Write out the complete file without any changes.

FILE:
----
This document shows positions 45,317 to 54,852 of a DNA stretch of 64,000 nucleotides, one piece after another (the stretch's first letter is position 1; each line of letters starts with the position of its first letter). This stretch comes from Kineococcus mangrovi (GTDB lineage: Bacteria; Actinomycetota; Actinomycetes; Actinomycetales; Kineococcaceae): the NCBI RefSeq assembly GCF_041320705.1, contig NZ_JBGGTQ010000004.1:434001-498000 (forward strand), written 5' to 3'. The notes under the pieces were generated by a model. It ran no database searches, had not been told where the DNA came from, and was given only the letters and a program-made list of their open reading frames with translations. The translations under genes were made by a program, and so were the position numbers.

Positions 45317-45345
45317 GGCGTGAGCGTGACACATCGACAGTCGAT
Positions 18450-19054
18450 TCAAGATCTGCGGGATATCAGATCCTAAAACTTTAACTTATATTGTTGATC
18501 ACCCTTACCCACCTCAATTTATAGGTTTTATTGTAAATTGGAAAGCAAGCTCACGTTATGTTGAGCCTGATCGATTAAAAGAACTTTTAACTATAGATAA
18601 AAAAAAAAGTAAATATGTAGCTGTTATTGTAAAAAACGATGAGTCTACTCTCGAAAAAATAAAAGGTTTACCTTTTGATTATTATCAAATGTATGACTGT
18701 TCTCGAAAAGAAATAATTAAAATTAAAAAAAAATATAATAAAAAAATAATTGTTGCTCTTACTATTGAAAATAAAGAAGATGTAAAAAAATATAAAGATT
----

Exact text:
This document shows positions 45,317 to 54,852 of a DNA stretch of 64,000 nucleotides, one piece after another (the stretch's first letter is position 1; each line of letters starts with the position of its first letter). This stretch comes from Kineococcus mangrovi (GTDB lineage: Bacteria; Actinomycetota; Actinomycetes; Actinomycetales; Kineococcaceae): the NCBI RefSeq assembly GCF_041320705.1, contig NZ_JBGGTQ010000004.1:434001-498000 (forward strand), written 5' to 3'. The notes under the pieces were generated by a model. It ran no database searches, had not been told where the DNA came from, and was given only the letters and a program-made list of their open reading frames with translations. The translations under genes were made by a program, and so were the position numbers.

Positions 45317-45345
45317 GGCGTGAGCGTGACACATCGACAGTCGAT
Positions 18450-19054
18450 TCAAGATCTGCGGGATATCAGATCCTAAAACTTTAACTTATATTGTTGATC
18501 ACCCTTACCCACCTCAATTTATAGGTTTTATTGTAAATTGGAAAGCAAGCTCACGTTATGTTGAGCCTGATCGATTAAAAGAACTTTTAACTATAGATAA
18601 AAAAAAAAGTAAATATGTAGCTGTTATTGTAAAAAACGATGAGTCTACTCTCGAAAAAATAAAAGGTTTACCTTTTGATTATTATCAAATGTATGACTGT
18701 TCTCGAAAAGAAATAATTAAAATTAAAAAAAAATATAATAAAAAAATAATTGTTGCTCTTACTATTGAAAATAAAGAAGATGTAAAAAAATATAAAGATT